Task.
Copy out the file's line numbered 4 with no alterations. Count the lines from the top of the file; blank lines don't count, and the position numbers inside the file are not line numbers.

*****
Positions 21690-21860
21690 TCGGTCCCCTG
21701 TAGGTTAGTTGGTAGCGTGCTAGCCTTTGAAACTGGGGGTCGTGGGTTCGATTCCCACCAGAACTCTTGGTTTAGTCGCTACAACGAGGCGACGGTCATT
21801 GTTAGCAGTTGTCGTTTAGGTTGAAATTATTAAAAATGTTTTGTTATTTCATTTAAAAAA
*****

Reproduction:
21801 GTTAGCAGTTGTCGTTTAGGTTGAAATTATTAAAAATGTTTTGTTATTTCATTTAAAAAA